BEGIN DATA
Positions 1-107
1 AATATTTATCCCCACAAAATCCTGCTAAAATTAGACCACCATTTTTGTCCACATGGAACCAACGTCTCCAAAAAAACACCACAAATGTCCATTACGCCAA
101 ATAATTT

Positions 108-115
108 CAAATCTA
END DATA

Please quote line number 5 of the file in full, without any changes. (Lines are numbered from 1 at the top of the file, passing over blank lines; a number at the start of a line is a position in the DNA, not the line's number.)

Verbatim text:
108 CAAATCTA